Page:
2015 Garden of the Year winners
PUBLISHED: 09:25 18 September 2015 | UPDATED: 09:25 18 September 2015
Kent Life’s sixth Garden of the Year competition, in association with Hadlow College, Coolings and ellenot, has revealed two wonderful winners in both categories
Amateur garden of the year
Angie Boakes’ inspirational garden, 37 The Haydens, Tonbridge, with its beautiful transformation of a small space, is the winner of the 2015 Kent Life Amateur Garden of the Year award
Finding a way to stamp personality on a typical new-build block takes creativity. Angie Boakes has taken that further by creating gardens within a garden that flow together while still having different themes.
Although only a new garden, it has an abundance and longevity beyond its age and indeed the garden in North Tonbridge may not have happened had the conditions been different.
In 2014 Angie Boakes finally admitted defeat at trying to grow peonies in a north-facing border and it became the impetus to embark on a full redesign of her suburban, modern housing estate garden (just 25m x 15m).
“My garden has since been transformed from a traditional ‘mainly lawn with obligatory flower borders around the edge’ set up to a design where shrubs, roses, grasses and perennials take centre stage – with only a small functional patch of grass! I designed the garden myself following the ‘right plant, right place’ principle, with the aim of creating partitioned areas to mirror the house,” she explains.
Looking out from the formal areas of the house the design echoes that formality by means of symmetrical borders featuring roses, box, obelisks draped in clematis and the essential peonies (now in the perfect spot), before it moves through to the ‘Chelsea borders.’
“I was lucky enough to man the 2014 Chelsea ‘Best in Show’ garden designed by the Italian designer Luciano Giubbilei and I’ve used some of the plants to recreate part of his show garden.”
There is also a woodland border with a small copse of five silver birch underplanted with ferns, hosta, digitalis and shade-loving grasses, along with winter-interest cornus by a pretty painted summerhouse and grass borders.
Out from the kitchen, edibles – including neat clumps of lettuce – are mixed with ornamentals in raised beds around a small fountain. “I can ring the changes here every year with different planting,” Angie adds.
To create a sense of uniformity across the space, she uses two key linking plants of Salvia nemorosa ‘Caradonna’ with its tactile massed purple spires and dainty Geranium ‘Roxanne.’
Although she’s only been gardening for five years, having had her interest in horticulture captured through an evening class at Hadlow College, the level of expertise Angie has gained in such a short time is quite remarkable. A real passion has truly blossomed and opened new possibilities in her mind, including opening the garden through the National Gardens Scheme.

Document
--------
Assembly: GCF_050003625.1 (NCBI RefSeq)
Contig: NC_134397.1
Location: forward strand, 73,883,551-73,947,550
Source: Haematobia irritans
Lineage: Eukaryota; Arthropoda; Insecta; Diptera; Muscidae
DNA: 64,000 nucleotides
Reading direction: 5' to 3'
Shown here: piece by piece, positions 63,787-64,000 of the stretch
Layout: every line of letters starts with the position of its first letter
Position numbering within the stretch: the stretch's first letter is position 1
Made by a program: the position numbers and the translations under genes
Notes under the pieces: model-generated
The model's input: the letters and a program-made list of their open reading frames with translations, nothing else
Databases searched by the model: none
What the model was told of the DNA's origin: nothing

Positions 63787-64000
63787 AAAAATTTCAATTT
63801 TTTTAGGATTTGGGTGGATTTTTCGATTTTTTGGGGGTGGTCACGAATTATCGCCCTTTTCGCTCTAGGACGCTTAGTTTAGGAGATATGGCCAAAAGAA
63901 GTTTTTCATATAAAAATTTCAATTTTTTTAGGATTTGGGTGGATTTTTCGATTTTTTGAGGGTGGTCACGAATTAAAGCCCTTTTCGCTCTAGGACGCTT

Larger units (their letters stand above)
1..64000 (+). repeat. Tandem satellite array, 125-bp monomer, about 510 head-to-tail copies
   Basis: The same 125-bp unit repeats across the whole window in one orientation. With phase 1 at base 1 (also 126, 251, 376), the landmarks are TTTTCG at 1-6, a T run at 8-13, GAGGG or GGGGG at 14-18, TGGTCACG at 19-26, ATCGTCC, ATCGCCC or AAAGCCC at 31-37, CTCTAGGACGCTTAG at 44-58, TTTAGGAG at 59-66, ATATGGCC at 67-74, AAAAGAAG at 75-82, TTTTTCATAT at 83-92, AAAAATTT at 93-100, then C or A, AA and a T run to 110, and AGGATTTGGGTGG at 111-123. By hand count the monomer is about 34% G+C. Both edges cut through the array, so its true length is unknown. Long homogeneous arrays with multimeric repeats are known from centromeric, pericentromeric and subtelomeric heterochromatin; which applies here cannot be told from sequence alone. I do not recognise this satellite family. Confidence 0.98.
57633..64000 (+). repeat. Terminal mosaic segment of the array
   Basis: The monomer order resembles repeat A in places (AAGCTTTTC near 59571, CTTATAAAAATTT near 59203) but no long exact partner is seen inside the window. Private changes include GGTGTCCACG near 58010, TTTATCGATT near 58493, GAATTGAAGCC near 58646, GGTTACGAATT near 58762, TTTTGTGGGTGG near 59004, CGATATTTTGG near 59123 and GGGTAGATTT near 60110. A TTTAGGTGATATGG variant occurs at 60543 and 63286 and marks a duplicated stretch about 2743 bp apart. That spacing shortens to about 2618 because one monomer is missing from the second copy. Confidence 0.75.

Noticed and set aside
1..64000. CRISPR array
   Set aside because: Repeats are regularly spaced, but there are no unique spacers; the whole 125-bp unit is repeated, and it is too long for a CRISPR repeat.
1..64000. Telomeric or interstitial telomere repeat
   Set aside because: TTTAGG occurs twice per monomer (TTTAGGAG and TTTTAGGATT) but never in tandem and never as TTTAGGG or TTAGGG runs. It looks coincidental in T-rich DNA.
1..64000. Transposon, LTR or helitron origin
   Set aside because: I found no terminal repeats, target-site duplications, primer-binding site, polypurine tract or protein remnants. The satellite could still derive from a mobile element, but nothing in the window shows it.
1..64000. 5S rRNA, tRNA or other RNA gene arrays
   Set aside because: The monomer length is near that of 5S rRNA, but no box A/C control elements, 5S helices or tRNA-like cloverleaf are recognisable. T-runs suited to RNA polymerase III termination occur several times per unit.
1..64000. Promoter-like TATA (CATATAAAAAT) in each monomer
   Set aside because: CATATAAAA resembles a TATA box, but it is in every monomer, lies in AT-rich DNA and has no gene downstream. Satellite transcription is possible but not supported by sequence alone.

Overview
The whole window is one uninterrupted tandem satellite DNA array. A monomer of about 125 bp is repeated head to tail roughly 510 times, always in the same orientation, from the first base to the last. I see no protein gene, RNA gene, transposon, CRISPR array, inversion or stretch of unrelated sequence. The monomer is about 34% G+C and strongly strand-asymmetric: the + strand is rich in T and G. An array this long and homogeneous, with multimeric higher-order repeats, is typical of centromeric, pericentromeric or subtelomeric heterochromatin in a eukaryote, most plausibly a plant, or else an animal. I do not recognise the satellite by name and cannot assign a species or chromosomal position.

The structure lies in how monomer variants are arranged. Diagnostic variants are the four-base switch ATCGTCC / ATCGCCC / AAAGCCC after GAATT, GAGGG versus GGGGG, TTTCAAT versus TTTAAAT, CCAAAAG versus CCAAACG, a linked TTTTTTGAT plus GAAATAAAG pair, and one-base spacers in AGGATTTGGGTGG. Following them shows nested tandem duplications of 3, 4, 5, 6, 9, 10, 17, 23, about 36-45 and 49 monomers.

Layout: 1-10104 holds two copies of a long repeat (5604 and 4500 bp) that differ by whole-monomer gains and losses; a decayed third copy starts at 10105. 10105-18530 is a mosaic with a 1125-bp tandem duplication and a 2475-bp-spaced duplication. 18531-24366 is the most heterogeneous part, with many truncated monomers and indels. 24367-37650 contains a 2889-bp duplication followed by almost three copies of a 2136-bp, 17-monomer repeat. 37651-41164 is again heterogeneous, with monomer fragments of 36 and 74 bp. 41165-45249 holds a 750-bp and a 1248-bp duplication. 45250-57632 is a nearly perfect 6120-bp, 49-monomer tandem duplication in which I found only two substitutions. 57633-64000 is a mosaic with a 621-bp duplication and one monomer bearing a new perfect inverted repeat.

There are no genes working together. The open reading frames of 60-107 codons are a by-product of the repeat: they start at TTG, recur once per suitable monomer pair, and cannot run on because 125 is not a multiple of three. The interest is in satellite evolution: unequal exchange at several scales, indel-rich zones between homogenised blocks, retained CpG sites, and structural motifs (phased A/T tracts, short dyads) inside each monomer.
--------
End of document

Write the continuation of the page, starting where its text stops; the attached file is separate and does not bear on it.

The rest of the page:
“I’ve completed my RHS Level 2 qualification, but am essentially a passionate horticulturalist in whatever spare time I have alongside a busy full-time job (she works for Shell).
“Other than the hard landscaping, I designed and built my revamped garden myself and tend it on my own, enjoying the stress-relieving benefits horticulture gives me and being able to share the growing experience with friends’ small children. Horticulture has opened a whole new world to me and who knows where it might lead to!”
37 The Haydens, Tonbridge TN9 1NS
Primary School Garden of the Year
Cranbrook Church of England Primary School is the winner of our 2015 Kent Life
Primary School Garden of the Year
Combine creativity with a green ethos and you have an understanding of the impetus behind Cranbrook Primary School’s gardening club. We were shown around by effervescent Tracey Lilley, accompanied by a group of enthusiastic children who clearly enjoy the varied gardening activities on offer.
The school is fortunate to have two areas of woodland, ponds and gardens, which are used extensively and include productive beds and areas for each class to grow plants in.
The first area the children showed us was the main productive garden of raised beds holding an array of abundant vegetables, fruit and herbs. Netting protected ripening strawberries and radishes freshly harvested were eagerly presented. The children happily identified the various crops, telling us all about the process of production. Decorative touches abound, on the shed and fence or dangling from the trees. Little bug houses made by the children and hanging baskets peeped out of the shadows.
Our attention was drawn also to the wonderful use of plastic bottles to create a truly unique greenhouse. “We like to recycle items to use as sun catchers and planters as well, and to grow from seed as much as possible” Tracey adds.
Recycling is indeed clearly evident across the school, including within the areas that each class is responsible for. From brightly painted recycled tyres and wellingtons brimming with plants to murals made from plastic bags or planted bottles lined up on the brick walls, creativity knows no bounds at Cranbrook.
“Each class of the school has an area to plant. Some are more challenging than others with hard areas, while some have chosen to colour and draw pictures and make colourful outdoor art pieces,” Tracey explains.
In addition, the gardening club looks after the grounds, weeding and tidying. The latest developing project taken on by children, staff and parents is the wood. Fallen trees have been cleared, some becoming sculptural animals under the skilled chainsaw of Tracey, paths have been created, willow structures and seating areas built, making the woodland accessible for classes to use.
Cranbrook Church of England Primary School, Cranbrook TN17 3JZ